Firefighters making progress on wildfire

Russell Brinson/Russell Brinson Photography
Fire burning on Table Rock Mountain lights the night sky last week. Officials say they are making progress on the wildfire, which has grown to more than 6,000 acres and was approximately 35 percent contained on Tuesday.

COUNTY — The ongoing fire at Pinnacle Mountain has spurred Pickens County Council members to declare a state of emergency.

Council held an emergency meeting after the groundbreaking of Cateechee Beach Park last Wednesday morning to make the declaration.

County attorney Ken Roper said the state of emergency declaration gives both the county administrator and the director of emergency management more flexibility in allocating resources to fight the fire.

The fire has grown to more than 6,000 acres and has spread into Greenville County. A portion of the fire breached a fire line on Saturday. By Sunday, it had run all the way to the top of Rocky Mountain, according to a release issued by Pickens County Emergency Management director Denise Kwiatek.

The South Carolina Forestry Commission said in a release that that portion of the fire continues to grow as well. Early reports Monday indicated the fire was growing northwest toward Buzzard Mountain, but aerial observations later in the day confirmed that the fire is spreading equally in all directions from its position. The containment strategy of constructing hand lines around the area remains the same.

On Tuesday morning, commission officials said in a release this portion of the fire had crossed into the northwestern sliver of Greenville County and up against the western side of Table Rock Reservoir. Incident command officials said the fire remained at 35 percent containment.

This portion of the fire is the most active area and continues to grow at a moderate pace, officials said.

The division of 60 hand crew members and three bulldozers assigned to this growing section is constructing lines from Table Rock Reservoir on the east around the fire to Benfield Road on the west, where Greenville and Pickens counties meet.

Officials believe the addition of so many resources — two more hand crews arrived T uesday — will be able to establish a line far enough outside of the fire’s perimeter to box it in to the new containment area.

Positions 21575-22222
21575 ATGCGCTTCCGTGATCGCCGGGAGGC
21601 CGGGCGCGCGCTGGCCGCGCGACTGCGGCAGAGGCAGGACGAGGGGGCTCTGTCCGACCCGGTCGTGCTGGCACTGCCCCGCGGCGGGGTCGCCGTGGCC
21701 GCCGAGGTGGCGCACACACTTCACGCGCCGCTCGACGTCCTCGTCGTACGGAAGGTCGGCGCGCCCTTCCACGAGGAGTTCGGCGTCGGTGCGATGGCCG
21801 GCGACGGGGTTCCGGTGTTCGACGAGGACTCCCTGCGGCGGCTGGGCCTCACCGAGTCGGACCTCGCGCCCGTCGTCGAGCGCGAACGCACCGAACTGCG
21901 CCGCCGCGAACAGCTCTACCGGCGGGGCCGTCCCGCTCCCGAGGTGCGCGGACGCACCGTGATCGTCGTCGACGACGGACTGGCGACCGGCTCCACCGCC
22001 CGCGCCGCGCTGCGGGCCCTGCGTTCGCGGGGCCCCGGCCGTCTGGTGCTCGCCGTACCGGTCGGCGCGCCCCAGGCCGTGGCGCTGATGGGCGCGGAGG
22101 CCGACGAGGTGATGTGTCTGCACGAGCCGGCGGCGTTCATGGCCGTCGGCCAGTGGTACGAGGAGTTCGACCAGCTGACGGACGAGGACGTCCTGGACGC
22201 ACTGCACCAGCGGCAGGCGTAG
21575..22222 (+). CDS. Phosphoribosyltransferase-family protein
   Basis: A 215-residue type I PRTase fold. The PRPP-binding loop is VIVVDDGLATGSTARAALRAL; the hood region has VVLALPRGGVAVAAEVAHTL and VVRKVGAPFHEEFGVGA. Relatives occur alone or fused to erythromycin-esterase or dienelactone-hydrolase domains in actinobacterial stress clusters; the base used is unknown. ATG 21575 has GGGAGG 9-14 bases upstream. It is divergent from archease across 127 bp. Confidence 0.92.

More encouraging is the reduction in both the number and intensity of hot spots in the original containment region that encompasses the areas around Pinnacle Mountain and Table Rock Mountain.

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Kerry Gilstrap/Courier
A helicopter surveys the damage last week as smoke fills the air above a wildfire that has consumed thousands of acres of forest in northern Pickens County.

The western and southwestern firelines are very well contained after successful burnouts, officials said. Most other personnel continue to concentrate their efforts on reinforcing and improving the lines on all other sides of the containment area. One Black Hawk and two Chinook helicopters continue to drop water on hot spots. More than 250 personnel were working on the fire Tuesday.

Residents near the fire who were forced to evacuate over the weekend were told on Monday that they could return to their homes.

No structures or residential areas are currently being threatened.

The Forestry Commission performed a large-scale burnout on and around Table Rock Mountain Thursday to remove fuel from the wildfire on Pinnacle Mountain before the arrival of high winds Saturday. The operation was largely successful, burning more than 90 percent of the area inside the firelines that firefighters were able to construct over the past week.

Residents are reminded to avoid the Highway 11, Highway 178 North, and South Saluda Road areas to reduce traffic and congestion around the fire area.

The incident management team’s finance section chief estimates the total cost of the firefighting effort, including personnel, time and resources, has exceeded $2 million.

Those wishing to support the ongoing operations on Pinnacle Mountain can do so by making a financial donation to the “Firefighting Efforts Pickens County” account at on the American Red Cross Donate page.

The Forestry Commission issued a burning ban for all counties in the state as of Nov. 19.

The ban had previously been in place since Nov. 9 for only the 19 counties in the state’s Piedmont region.

State forester Gene Kodama expanded the ban statewide because of weather conditions associated with an approaching cold front that presents an elevated risk of wildfire. Forecasts for most of the state over the next week include gusting winds and very low relative humidity, which combine with dry fuels on the ground to create the potential for outdoor fires escaping easily and spreading rapidly.

A State Forester’s Burning Ban prohibits outdoor burning, which includes yard debris burning and burning for forestry, wildlife or agricultural purposes. While campfires and open-fire cooking are not included in the ban, the Forestry Commission strongly advises all citizens to be extremely vigilant until the ban is lifted.

The ban will stay in effect until further notice, which will come in the form of an official announcement from the Forestry Commission.